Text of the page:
“The definition of winning for Nancy was very different from all of us,” added Olson. “Being first wasn’t necessarily as important as showing up. She was a great coach in that regard.

“She wanted people to show up and enjoy the event, not to show up and break a record, but to really enjoy the event,” Olson added. “Being part of a team was really important for her, and that’s really important for us to remember that we’re not alone. That was important with her walk and talk group, too.”

coach nancy

Arguably Reinisch’s biggest achievement was completing her 100th triathlon last July, racing as part of the Roaring Fork Women’s Triathlon Team for one of the final times.

That 100th finish put her in rarified air with 234 other triathletes as the only ones to complete 100 in their lives. Even during the leadup to her milestone, Reinisch was committed to helping others in need, raising funds for the Valley Settlement Project to help those displaced by the Lake Christine Fire in El Jebel last summer.

Always organized and always planning ahead, Reinisch was that way until the very end, helping the family coordinate the arrival of relatives while in hospice care. Planning and following through was at her core.

“The cool thing about her was she was always so organized, but she was also flexible and adaptive,” Chas Salmen said. “She just really enjoyed the process, thinking about it and enjoying the process. Her big thing was always plan B; she always adapted.”

As an athlete, though, Reinisch impacted more women in this community than she’ll ever know, largely through the women’s triathlon team.

Following her retirement last summer from coaching, Reinisch passed off the reins to Carla Westerman and Sharma Phillips. Despite being coaches with Reinisch, the two said that the long-time competitor and coach had such a profound impact on them, not only as competitors, but as women.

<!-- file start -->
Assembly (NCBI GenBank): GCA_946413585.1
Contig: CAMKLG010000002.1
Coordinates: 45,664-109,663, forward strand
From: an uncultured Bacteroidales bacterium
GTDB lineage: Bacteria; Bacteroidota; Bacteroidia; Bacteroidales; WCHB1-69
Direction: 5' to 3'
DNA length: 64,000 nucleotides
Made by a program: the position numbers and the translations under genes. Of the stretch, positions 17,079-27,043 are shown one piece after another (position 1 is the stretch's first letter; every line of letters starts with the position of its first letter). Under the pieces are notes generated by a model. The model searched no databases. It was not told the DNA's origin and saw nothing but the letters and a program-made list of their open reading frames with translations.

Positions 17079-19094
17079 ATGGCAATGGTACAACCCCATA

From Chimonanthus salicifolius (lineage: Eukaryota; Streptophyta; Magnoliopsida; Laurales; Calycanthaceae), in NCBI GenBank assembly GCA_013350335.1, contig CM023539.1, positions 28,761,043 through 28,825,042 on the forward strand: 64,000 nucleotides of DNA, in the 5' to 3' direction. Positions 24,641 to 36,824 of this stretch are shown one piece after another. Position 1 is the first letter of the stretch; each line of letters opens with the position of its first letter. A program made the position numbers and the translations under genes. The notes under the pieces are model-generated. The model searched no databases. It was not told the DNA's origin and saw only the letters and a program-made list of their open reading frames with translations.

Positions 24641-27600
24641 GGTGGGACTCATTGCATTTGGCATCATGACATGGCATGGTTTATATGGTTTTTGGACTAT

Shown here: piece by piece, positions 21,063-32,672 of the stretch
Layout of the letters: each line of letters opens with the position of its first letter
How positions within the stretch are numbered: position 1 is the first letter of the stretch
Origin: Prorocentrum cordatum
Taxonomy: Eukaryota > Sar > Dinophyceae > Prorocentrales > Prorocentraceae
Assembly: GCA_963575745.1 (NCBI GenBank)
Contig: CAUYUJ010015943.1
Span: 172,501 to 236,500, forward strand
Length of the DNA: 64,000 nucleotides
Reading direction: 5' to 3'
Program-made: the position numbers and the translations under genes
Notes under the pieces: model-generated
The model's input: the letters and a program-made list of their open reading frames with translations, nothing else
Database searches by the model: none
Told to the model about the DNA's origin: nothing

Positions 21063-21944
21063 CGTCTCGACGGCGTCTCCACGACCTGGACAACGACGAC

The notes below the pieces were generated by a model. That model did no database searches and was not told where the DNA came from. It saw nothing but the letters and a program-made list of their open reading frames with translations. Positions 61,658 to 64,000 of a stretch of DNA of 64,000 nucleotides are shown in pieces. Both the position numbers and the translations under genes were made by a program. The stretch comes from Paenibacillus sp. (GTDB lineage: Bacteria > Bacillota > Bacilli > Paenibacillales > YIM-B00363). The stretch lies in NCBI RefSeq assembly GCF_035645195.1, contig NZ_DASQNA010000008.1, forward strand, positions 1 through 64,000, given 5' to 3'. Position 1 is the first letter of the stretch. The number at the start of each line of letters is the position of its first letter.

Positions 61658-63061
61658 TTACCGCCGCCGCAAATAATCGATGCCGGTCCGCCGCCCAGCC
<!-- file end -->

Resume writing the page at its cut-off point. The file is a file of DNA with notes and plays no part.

“She really made you believe in yourself,” Westerman said. “The thing that kind of sucked me into the team was when Nancy said to me, ‘if not now, when?’

“That’s been our saying. She made triathlon accessible to all walks of women, from all different shapes, sizes, ages, abilities and disabilities. She fostered this environment that made it possible and believable to anybody that had an inkling that it was something that they wanted to do.”

Added an emotional Phillips, “She made everyone believe that doing triathlons wasn’t just about the race and competing, it was about empowering women and showing people that we aren’t done; that was the biggest takeaway that I had from Nancy, and we continue to see that ripple affect in the community.”

The triathlon team members plan to honor Reinisch this season on their official uniforms, with a patch or her initials sewn into the uniform.

A celebration of Reinisch’s life is being planned for May 11 at the Orchard Center in Carbondale. And, a reboot of the Mother’s Day Mile is in the works for May 12 — Mother’s Day — in Reinisch’s memory.

jcarney@postindependent.com